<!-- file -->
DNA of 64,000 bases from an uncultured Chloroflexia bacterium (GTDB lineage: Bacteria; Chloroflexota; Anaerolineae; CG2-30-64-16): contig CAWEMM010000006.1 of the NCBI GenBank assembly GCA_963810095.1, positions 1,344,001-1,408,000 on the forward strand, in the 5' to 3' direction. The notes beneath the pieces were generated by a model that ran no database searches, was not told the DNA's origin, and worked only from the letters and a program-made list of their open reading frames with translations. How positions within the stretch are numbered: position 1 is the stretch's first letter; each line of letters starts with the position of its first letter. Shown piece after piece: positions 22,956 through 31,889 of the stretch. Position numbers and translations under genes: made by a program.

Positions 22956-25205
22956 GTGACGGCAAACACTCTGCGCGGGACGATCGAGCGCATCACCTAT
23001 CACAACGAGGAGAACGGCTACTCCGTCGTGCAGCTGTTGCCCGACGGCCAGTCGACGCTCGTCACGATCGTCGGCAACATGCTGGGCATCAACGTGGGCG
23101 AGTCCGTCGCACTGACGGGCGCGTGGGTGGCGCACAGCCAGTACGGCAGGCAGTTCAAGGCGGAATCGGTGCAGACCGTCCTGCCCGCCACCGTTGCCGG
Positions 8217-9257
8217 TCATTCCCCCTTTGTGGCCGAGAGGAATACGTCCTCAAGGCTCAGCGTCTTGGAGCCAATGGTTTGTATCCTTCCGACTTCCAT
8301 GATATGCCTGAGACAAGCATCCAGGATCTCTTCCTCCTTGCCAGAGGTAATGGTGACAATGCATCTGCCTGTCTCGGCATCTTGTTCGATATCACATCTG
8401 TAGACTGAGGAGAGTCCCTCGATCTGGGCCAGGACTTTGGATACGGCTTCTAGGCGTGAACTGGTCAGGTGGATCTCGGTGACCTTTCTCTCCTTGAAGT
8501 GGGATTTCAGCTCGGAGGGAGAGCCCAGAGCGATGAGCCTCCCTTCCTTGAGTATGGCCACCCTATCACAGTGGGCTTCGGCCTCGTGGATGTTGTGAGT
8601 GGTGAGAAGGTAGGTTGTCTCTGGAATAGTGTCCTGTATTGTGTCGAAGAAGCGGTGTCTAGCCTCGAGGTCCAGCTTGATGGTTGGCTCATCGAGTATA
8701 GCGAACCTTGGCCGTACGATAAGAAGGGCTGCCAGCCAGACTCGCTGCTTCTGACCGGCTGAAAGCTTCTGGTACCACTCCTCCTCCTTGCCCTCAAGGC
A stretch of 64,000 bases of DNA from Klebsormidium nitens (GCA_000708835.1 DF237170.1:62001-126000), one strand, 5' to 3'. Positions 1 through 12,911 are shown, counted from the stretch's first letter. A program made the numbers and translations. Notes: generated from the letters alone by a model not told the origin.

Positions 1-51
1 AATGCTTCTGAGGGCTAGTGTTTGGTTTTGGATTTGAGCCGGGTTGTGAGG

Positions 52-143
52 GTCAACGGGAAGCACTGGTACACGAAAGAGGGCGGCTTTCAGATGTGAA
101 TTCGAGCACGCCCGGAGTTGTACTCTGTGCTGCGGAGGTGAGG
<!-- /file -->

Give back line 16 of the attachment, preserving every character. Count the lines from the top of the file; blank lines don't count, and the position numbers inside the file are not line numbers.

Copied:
Positions 52-143